Portuguese pavement (in Portuguese, Calçada Portuguesa), is the traditional paving used in most pedestrian areas in Portugal and old Portuguese colonies such as Brazil and Macau. Being usually used in sidewalks, it is in plazas and atriums this art finds its deepest expression.
The Romans used to pave the vias connecting the empire using materials to be found in the surroundings. Some of the techniques introduced then are still applied on the Calçada, most noticeably the use of a foundation and a surfacing.
Arab presence in the Iberian Peninsula left traces in the art of paving. To provide much needed water to crops, the Moors engineered a complex system of dams and waterways. Examples of the latter, known as acequias, can still be found in Portugal and Spain.
Setting the stones Edit
Upon a well compacted trench of argillaceous materials, craftsmen lay a bedding of gravel, which will accommodate the stones, acting as a cement.
An unsure future Edit
Very few workers (calceteiros) will admit to enjoying this arduous labour, where long hours are spent painstakingly laying the stones in a prostrated position. Low wages fail to attract apprentices.
Paved sidewalks also present hazards to pedestrians and unpleasant barriers to people with physical impairments. These pavements can be particularly treacherous when they are wet, presenting a glassy, low grip surface that can contribute to slips and falls. Moreover, the surface is prone to breaking up, and in doing so, presents dangerous trip hazards.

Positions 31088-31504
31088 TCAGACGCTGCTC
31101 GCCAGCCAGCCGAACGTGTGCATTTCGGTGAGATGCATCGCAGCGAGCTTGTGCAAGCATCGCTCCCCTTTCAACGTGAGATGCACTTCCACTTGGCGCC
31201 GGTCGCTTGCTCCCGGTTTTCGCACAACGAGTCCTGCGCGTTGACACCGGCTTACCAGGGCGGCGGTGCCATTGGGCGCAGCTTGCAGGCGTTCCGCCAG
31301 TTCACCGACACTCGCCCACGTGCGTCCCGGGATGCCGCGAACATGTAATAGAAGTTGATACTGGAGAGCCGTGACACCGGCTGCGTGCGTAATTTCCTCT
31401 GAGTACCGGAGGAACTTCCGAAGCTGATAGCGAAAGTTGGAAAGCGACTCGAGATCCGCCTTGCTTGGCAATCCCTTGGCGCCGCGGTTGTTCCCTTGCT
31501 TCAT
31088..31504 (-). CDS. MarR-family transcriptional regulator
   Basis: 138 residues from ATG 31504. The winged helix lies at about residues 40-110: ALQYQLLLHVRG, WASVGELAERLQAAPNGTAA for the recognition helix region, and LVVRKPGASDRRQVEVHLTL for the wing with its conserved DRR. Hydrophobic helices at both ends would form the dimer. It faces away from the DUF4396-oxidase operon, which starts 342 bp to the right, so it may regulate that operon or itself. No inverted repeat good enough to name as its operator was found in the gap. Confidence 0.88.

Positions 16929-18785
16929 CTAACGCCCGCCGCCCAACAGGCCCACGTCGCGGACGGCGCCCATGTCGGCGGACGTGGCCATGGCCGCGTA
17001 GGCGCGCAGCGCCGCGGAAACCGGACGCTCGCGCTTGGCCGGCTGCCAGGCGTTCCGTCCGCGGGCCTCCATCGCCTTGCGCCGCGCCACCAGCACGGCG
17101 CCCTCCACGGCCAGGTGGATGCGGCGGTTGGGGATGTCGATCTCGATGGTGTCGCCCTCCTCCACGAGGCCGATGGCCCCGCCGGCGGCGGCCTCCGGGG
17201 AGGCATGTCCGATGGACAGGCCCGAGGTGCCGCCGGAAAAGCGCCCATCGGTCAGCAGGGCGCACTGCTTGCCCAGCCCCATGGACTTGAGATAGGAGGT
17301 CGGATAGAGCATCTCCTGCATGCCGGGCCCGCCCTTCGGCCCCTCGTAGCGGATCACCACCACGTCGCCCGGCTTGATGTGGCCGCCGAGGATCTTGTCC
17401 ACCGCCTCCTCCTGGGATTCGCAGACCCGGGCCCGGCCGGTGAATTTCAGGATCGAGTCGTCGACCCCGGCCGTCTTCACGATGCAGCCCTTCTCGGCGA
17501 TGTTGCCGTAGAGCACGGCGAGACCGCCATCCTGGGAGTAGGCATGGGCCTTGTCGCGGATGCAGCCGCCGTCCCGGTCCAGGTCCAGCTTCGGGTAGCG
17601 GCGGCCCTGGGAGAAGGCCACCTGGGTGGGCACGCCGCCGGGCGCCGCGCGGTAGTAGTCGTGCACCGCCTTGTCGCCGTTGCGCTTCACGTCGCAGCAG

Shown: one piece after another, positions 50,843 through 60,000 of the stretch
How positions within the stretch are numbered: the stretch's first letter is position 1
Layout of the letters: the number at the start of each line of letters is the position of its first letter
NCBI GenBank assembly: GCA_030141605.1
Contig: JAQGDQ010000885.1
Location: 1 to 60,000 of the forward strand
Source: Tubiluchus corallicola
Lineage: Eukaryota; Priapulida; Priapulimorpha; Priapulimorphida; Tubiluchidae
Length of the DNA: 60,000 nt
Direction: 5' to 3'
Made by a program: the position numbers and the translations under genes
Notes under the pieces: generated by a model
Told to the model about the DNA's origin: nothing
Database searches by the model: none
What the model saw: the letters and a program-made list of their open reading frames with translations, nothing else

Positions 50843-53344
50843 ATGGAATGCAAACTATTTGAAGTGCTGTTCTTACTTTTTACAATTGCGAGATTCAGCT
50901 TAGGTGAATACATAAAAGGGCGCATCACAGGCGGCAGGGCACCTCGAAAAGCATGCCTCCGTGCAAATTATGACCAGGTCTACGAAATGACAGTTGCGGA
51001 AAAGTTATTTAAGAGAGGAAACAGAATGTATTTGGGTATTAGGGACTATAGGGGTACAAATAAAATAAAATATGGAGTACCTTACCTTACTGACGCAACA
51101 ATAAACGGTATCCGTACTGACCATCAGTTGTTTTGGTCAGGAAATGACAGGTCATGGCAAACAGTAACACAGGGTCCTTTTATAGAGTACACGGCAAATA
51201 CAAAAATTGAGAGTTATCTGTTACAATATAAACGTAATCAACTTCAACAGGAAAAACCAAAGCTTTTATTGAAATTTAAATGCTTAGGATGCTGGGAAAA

This method of paving has a high cost and reduced longevity in comparison with concrete-based or bituminous alternatives. They are, however, relatively easy to excavate (in order to access buried services) and reinstatement is almost invisible - not something that can be said for homogenous surfaces that are left with unsightly patches as witness marks to previous interventions.
Once an activity performed by hundreds of craftsmen in Portuguese cities and villages, traditional paving is increasingly becoming restricted to conservation works or important architectural projects. Less abundant materials, dwindling numbers of craftsmen and criticism to its widespread use are forcing municipalities to consider other alternatives.
The Brazilian city of São Paulo is currently reforming the sidewalks of its Paulista Avenue, one of the places in town that has Portuguese pavement, and exchanging it for a more cheap and common type of pavement.